While the riskiest of stocks are often the ones that provide investors with amazing returns, the downside is the very real possibility of a permanent loss of capital. For every high-flying growth stock, there are many more that collapse, wiping out investors in the process.
For investors unwilling or unable to stomach this risk, there are still a few options that will allow for sound sleep in lieu of the potential for massive gains. Verizon (NYSE: VZ), Pfizer (NYSE: PFE), and ExxonMobil (NYSE: XOM) are three stocks that our Foolish contributors believe are well-suited for low-risk investors.
Tim Green (Verizon): While there are no guarantees in the world of investing, Verizon is a good option for those averse to risk. The company is the largest wireless carrier in the country, with 110.8 million wireless connections at the end of the third quarter, and its wireless service is routinely rated as the highest-quality option.
AT&T is the only other major player, with Sprint and T-Mobile having smaller subscriber bases. Building out and maintaining a wireless network is extremely capital-intensive: Verizon has spent $27 billion on capital expenditures over the past 12 months, for example. This enormous cost makes scale a big advantage in this business.
While the U.S. smartphone market is mostly saturated, meaning growth from Verizon's wireless business will be fairly muted going forward, the company is investing in new initiatives. Verizon recently launched an ad-supported mobile video service, Go90, with the ultimate goal of leveraging the vast amount of subscriber data maintained by the company. Advertising and data will be the drivers of growth for Verizon in the future.
Verizon's growth will likely be slow going forward, but the company's dominance in the wireless business makes the stock a fairly safe bet. The stock isn't all that expensive, with analysts expecting nearly $4 per share in earnings in both 2015 and 2016. This puts the P/E ratio at roughly 11, and with a dividend yield just shy of 5%, low-risk investors are getting a pretty good deal.
George Budwell (Pfizer): Among healthcare stocks in general, and pharma stocks in particular, there are few rock-solid safe havens for investors these days.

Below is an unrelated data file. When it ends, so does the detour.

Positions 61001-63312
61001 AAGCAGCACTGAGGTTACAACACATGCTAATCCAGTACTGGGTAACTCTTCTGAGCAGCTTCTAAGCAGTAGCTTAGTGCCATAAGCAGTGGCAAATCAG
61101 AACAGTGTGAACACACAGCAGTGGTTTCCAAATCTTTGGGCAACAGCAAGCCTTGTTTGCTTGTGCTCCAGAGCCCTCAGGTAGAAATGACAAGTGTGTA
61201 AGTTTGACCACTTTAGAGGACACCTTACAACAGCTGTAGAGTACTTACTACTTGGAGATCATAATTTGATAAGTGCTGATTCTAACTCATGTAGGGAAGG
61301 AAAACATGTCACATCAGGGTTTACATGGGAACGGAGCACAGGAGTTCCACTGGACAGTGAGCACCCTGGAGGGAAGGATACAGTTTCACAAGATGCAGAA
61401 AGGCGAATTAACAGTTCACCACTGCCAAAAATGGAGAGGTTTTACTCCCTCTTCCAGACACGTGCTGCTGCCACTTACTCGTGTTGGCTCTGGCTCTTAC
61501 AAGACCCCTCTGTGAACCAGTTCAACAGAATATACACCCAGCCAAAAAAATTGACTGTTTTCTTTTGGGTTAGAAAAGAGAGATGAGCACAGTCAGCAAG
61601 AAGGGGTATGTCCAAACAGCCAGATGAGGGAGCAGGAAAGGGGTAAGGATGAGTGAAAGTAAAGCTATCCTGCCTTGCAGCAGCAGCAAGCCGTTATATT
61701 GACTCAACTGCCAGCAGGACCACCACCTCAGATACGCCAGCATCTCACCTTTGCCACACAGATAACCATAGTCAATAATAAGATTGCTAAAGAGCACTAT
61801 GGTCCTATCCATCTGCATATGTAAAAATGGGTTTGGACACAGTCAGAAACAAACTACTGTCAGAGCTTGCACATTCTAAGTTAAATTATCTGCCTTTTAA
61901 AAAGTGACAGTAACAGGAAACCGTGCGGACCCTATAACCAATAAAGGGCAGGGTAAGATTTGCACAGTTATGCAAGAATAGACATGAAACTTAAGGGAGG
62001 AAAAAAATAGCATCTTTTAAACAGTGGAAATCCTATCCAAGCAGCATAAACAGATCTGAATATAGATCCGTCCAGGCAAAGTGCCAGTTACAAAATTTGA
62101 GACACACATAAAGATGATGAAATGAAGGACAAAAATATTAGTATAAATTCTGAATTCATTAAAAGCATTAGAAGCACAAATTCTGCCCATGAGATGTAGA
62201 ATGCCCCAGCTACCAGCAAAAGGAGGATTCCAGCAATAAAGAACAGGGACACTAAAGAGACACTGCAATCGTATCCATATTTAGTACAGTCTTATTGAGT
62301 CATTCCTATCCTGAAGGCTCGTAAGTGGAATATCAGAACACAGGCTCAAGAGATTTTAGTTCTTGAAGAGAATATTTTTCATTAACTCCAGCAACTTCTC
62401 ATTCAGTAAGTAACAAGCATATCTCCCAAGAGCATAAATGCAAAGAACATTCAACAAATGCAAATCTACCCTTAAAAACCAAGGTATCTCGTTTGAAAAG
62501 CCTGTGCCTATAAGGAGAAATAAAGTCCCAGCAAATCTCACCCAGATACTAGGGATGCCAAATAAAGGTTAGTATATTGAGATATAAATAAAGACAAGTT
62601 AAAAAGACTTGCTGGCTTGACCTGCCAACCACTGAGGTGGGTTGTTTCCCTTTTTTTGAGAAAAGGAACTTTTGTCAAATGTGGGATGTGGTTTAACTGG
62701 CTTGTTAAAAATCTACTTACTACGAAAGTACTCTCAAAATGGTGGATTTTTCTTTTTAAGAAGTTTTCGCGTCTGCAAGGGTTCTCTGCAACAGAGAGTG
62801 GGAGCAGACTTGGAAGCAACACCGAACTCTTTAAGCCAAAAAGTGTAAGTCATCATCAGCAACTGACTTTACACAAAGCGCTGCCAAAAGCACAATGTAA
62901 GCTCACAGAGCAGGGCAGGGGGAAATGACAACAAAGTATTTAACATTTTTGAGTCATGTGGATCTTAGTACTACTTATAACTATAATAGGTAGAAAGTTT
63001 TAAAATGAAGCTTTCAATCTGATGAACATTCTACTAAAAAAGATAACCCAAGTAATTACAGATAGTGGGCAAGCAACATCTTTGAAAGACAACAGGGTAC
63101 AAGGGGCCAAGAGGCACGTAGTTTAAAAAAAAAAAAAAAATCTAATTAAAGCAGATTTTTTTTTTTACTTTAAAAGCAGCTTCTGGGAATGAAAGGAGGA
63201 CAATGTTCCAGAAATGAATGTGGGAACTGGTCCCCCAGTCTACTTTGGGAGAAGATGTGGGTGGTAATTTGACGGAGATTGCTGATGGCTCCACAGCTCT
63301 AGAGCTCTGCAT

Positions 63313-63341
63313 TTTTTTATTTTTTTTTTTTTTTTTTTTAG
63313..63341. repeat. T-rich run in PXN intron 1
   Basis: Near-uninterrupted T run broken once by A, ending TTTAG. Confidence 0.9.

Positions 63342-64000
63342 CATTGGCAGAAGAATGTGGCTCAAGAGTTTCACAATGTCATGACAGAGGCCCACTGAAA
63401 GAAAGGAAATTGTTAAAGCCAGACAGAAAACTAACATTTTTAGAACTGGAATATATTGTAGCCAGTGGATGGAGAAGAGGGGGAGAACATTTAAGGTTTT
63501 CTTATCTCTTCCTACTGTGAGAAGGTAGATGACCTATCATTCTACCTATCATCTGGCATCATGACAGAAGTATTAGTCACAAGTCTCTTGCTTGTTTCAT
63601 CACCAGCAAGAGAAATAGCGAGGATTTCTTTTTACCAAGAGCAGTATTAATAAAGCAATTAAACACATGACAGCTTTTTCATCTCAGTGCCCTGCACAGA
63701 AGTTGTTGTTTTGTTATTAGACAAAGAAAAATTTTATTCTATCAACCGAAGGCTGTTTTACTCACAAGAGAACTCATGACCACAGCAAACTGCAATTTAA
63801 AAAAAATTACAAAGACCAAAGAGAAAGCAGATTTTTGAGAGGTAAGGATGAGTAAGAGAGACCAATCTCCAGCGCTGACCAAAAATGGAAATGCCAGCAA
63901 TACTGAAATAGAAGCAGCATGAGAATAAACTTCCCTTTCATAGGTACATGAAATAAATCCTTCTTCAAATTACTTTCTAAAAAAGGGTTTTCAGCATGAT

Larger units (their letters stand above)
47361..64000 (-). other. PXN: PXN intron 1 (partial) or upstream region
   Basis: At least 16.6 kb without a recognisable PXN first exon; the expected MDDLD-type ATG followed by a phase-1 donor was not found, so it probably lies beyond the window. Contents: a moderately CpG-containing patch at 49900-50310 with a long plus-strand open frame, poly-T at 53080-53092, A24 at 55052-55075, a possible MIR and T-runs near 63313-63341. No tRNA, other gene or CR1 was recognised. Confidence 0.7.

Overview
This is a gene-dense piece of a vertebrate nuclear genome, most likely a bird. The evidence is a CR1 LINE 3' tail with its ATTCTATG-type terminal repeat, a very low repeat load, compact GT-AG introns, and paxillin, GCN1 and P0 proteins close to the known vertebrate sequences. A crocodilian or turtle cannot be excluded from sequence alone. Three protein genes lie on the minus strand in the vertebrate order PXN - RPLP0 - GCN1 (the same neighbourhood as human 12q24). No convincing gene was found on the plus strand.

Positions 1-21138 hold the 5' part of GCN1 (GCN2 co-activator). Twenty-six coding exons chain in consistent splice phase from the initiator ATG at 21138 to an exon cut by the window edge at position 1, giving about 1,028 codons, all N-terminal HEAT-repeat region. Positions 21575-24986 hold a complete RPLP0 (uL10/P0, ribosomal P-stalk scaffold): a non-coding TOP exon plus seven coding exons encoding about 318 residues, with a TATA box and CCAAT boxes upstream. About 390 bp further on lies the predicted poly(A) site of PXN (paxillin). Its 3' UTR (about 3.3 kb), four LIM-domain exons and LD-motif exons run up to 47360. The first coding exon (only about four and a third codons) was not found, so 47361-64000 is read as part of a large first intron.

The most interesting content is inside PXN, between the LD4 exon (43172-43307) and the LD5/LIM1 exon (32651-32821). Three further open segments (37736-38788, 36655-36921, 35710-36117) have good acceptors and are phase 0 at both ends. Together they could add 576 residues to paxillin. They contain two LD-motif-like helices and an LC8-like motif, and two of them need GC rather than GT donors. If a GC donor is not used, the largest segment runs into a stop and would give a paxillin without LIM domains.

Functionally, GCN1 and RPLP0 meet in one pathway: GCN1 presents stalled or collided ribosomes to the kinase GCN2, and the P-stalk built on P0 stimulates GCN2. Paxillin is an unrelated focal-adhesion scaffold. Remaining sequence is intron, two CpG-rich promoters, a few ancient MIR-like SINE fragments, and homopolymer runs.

I think Pfizer is probably your best bet if you're looking to capitalize on the trend of aging America and increased spending on healthcare. I like the stock right now because the company's innovative products business has been posting impressive levels of growth, driven by newer medicines like the breast cancer drug Ibrance, the blood thinner Eliquis, and the pneumonia vaccine Prevnar 13.
Although the drugmaker's established products business continues to act like an anchor on its earnings, management's desire to pair up with the specialty pharma Allergan (NYSE: AGN) could change this situation in a hurry.
What we are likely to see is Pfizer break off its innovative products into the Allergan family of products, and subsequently launch a generic drug business. Presumably, current shareholders would receive a stake in both businesses, but the one that's most attractive would obviously be the combined Allergan-Pfizer entity. Based on how Pfizer's innovative business is performing so far, I believe the Allergan-Pfizer business could realistically post 20%-plus growth on its top line for several years moving forward.
But even if this merger doesn't come to pass, Pfizer still offers investors one of the highest dividend yields in the sector and a projected 5-year CAGR for its EPS of nearly 8%. So, I find this Big Pharma to be one of the more attractive stocks in the healthcare sector, and perhaps one of the safest investments as well.
Matt DiLallo (ExxonMobil): Warren Buffett famously quipped that it is "only when the tide goes out do you discover who's been swimming naked." In the energy industry, that tide was the price of oil. In falling from its peak north of $100 a barrel to recent lows in the $40 per barrel range, it has exposed a number of oil companies that were overexposed to debt.
That said, it has also made it pretty clear that ExxonMobil is a picture of modesty. Exxon has the best balance sheet in the entire energy space, with a Triple-A credit rating and low leverage.
Because of this low leverage the company hasn't been scrambling to sell assets to pay down debt. Instead, Exxon built up a war chest of cash, which could be used to take advantage of the situation.
The other factor that really makes Exxon a low-risk stock compared to the rest of the industry is its focus on driving peer-leading returns, even if the upside is a little more limited.
Because of this focus, Exxon has avoided investing in borderline projects just to drive growth, which has really paid off, as those projects would have been under a lot of pressure now that prices have plunged.
Exxon knows the oil and gas business is risky enough; that's why it only uses a modest amount of debt and focuses on returns over growth. These two factors are what make Exxon a great stock for investors who don't like risk, but still want some energy in their portfolios.